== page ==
Indoor garden
Gardening can be quite a labour-intensive task - finding the right plants and potting soil, remembering to water them and figuring what seeds to use. Image Credit:

Creating a lush green paradise in your apartment almost sounds impossible. Gardening can be quite a labour-intensive task - finding the right plants and potting soil, remembering to water them and figuring what seeds to use. But indoor garden boxes and planters are the perfect solutions, and it's also easy. Indoor garden boxes are a great way to blend the indoors and outdoors. It is so much you can do with indoor gardening, for example: creating a herb garden - pluck some fresh parsley from your indoor garden to liven up your dishes. This is ideal for apartments and small spaces.

There are so many ways to incorporate them - add some succulents on a windowsill, hanging a planter, using a glass jar or a mounted planter box. The possibilities are endless.

Here’s how to create a flourishing indoor garden brimming with ferns and herbs.

Your very own DIY indoor garden box

If you’re a little apprehensive about adding an indoor garden because it might not be within your budget is understandable. You can easily do this on a budget and make it a DIY project. Some of the items are already hiding in your house.

Add a modern and trendy touch with glass jars. Convert your old glass jars into your very own personal hydroponic system. The hydroponic system ensures that your plants will get enough nutrients, oxygen and water. If you’re a beginner and don’t necessarily have a green thumb, this system is for you.

Window sill succulent garden

A succulent box made with shipping pallets serves as a quaint little corner in your home. Use a rectangular wooden box lined with plastic (use the potting soil bag) and line it with soil. Trim the edges of the plastic bag jutting out and add the succulents. Give the plants a good soak with a spray bottle and voila! You’re done.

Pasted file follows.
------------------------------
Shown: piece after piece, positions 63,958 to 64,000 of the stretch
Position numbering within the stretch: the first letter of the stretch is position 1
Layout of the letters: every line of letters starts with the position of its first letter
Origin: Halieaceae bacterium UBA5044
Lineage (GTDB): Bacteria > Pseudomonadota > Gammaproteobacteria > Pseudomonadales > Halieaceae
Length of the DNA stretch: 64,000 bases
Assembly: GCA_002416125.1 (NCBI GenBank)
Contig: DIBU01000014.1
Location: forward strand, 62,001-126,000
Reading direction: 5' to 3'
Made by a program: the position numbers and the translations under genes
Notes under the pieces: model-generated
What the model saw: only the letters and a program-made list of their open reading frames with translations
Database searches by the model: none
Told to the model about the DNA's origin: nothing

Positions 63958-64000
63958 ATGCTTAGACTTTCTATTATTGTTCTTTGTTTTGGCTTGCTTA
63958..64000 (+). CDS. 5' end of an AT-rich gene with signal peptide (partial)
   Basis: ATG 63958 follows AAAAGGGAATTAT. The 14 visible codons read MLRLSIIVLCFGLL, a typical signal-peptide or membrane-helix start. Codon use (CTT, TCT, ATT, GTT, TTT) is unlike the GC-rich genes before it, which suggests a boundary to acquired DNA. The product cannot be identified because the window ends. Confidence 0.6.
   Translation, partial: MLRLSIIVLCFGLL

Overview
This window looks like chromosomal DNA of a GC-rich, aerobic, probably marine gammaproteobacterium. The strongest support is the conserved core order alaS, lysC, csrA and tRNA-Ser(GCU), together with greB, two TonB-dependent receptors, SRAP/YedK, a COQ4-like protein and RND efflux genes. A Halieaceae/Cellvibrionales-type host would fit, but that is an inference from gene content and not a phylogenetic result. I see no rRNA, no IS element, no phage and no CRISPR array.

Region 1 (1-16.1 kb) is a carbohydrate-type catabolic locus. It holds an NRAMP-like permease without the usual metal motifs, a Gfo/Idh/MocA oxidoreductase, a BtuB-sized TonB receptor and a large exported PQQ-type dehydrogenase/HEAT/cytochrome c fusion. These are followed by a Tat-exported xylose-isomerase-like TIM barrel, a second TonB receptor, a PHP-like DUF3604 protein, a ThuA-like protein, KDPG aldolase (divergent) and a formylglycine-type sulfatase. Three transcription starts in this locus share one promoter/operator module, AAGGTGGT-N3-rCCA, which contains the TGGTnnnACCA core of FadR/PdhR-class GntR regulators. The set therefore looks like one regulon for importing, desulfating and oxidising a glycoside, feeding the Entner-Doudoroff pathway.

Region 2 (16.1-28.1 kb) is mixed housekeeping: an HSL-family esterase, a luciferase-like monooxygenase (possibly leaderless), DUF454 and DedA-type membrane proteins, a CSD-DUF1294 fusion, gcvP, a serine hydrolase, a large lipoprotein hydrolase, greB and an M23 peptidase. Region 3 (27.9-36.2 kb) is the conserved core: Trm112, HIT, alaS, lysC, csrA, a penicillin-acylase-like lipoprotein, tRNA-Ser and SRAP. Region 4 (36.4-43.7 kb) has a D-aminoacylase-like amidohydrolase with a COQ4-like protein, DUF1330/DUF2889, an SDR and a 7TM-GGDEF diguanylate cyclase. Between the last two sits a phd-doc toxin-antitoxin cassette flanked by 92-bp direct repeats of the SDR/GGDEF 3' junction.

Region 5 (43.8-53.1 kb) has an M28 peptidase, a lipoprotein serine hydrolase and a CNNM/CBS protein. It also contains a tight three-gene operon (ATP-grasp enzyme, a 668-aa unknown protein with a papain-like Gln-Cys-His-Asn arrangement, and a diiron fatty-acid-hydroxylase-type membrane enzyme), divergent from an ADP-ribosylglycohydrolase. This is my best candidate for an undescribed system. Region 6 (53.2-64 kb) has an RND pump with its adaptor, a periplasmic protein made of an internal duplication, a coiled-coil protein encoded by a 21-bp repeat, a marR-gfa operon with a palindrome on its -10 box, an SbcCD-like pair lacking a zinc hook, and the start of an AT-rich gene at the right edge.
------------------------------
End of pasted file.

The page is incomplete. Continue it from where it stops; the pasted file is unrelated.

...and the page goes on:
Gulf News interviewed Darryl Cheng, the author of 'The New Plant Parent' and the creator of the House Plant Journal blog and Instagram account (@houseplantjournal), which boasts over six hundred thousand followers, says that if you do not have ample sunlight or a bright sunny window sill, adding in a grow light for a set of succulents is an alternative.

He said: “Succulents generally need a few hours of direct sun and a very large window to grow well. Since I do not have this light situation, I use a grow light for a small set of succulents on my desk - the grow light is strong and kept on for 14 hours a day.”

Living walls

Creating a vertical living plant wall is a great way to make use of limited floor and shelf space. A vertical wall planter made out of steel mesh allows you to hang plants of all sizes. Or you could mount wooden boxes on a wall, but make sure there is enough sunlight in that room. If you’re opting for something a little more hassle-free and low key, a wall pocket planter is the right choice.

Miniature indoor greenhouse

You don’t need a patio or yard to have a thriving garden with fresh herbs and veggies. Unlike growing your plants outside, an indoor greenhouse is well protected from external factors such as rain, wind and extreme heat. Create an indoor jungle with tropical houseplants in your indoor greenhouse, where you can monitor the temperature, humidity and conditions.

“Indoor greenhouses are becoming more common with the awareness of plants in your home -You should place your greenhouse where your plants could get plenty of sunlight, like next to a south-facing window or a patio door. This helps with air circulation and purification of air,” said Antara Roy, Dubai-based interior designer.

Ideally for any plant, it needs to be placed in front of ample sunlight and using natural soil that has plenty of nutrients. Most importantly is watering your plants, research how much water each plant needs and pay attention to how dry the soil is. Taking care of your plants is all about inspecting any changes and routinely checking upon them.

A portable mini garden

A terrarium is your own microscopic rainforest with a collection of small plants inside. Glass jars, fish bowls and glass containers can be used for terrariums. The terrarium has to be partially open to allow heat and light to enter to trap moisture, but also allow partial airflow.